• MBI director discusses drop in drug-related arrests

    By: Karla Ray

    Updated:

    9 Investigates pushed for answers about a drop in drug-related arrests by the Metropolitan Bureau of Investigation.  

    Investigative reporter Karla Ray first reported last month that MBI made fewer drug-related arrests in 2018 than any other year in the task force’s 40-year-history.  Tuesday, Director Ron Stucker told her even though arrests were down, his agents took more drugs off the streets.

    Stucker initially declined a request for an interview about the 2018 annual report, but now he says the task force’s goal for 2019 is to dismantle at least four major drug trafficking organizations, looking to continue large seizures of drugs to prevent overdoses in Orange and Osceola counties.

    MBI’s 2018 annual report revealed 68 total drug-related arrests, with 40 of those considered traffickers. That was the lowest number of total drug-related arrests in MBI’s history, and one of the lowest number of trafficker arrests.

    “We are hitting our goals, and we are meeting the things that are priority to us,” Stucker said.

    Stucker says MBI’s investigators, who are assigned from partnering law enforcement agencies, are focused on high-volume, violent drug dealers.

    “While arrests may have been lower, our seizures were much, much higher,” Stucker said of 2018.  “Forty-nine kilos of cocaine, over 14 kilos of heroin.”

    Those heroin seizure numbers are some of the highest in MBI’s history, and heroin continues to be the focus of the task force.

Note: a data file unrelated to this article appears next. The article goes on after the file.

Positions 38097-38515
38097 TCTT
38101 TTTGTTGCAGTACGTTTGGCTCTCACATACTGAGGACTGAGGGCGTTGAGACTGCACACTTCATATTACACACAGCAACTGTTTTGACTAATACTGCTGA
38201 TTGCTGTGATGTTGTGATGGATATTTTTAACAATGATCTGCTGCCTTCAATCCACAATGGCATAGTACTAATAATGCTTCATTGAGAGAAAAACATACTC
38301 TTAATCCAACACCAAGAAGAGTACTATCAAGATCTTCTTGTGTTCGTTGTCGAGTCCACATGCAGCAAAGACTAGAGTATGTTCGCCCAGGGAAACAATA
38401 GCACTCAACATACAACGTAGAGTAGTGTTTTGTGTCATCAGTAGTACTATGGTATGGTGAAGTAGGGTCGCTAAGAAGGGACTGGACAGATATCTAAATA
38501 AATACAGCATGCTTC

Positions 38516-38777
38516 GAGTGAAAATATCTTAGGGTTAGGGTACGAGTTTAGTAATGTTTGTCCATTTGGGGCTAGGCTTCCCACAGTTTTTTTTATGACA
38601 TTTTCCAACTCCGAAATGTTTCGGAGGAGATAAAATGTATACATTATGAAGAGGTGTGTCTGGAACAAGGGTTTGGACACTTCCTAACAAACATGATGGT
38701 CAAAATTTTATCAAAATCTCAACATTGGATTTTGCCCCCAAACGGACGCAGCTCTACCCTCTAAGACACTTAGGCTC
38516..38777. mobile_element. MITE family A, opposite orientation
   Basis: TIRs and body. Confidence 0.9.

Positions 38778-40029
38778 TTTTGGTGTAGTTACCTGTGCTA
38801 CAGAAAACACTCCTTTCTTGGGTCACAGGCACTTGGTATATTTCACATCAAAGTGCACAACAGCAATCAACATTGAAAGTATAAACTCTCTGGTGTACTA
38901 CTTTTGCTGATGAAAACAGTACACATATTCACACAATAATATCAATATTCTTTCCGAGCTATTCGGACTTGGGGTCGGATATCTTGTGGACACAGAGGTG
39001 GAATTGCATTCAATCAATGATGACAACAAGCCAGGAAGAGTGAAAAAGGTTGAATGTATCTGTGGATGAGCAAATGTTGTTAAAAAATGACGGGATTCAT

So far this year, MBI has already announced the dismantling of a powerful drug trafficking organization. Sixteen people were arrested on suspicion of selling heroin and other drugs out of the infamous Happy Place bar.

    MBI is required to meet certain goals set by the Drug Enforcement Administration’s HIDTA program, which stands for High Intensity Drug Trafficking Area.  Last year, MBI’s HIDTA goal was to dismantle five major drug-trafficking organizations.  For 2019, Stucker says the goal is four.

    “Sometimes, you may have to go out there and make a high number of arrests to clean up the streets, but there are other times you need to focus on long-term investigations,” Stucker said.

    Stucker is preparing a presentation to give to Orange County commissioners in the coming weeks that he hopes will strengthen possible partnerships for future operations.

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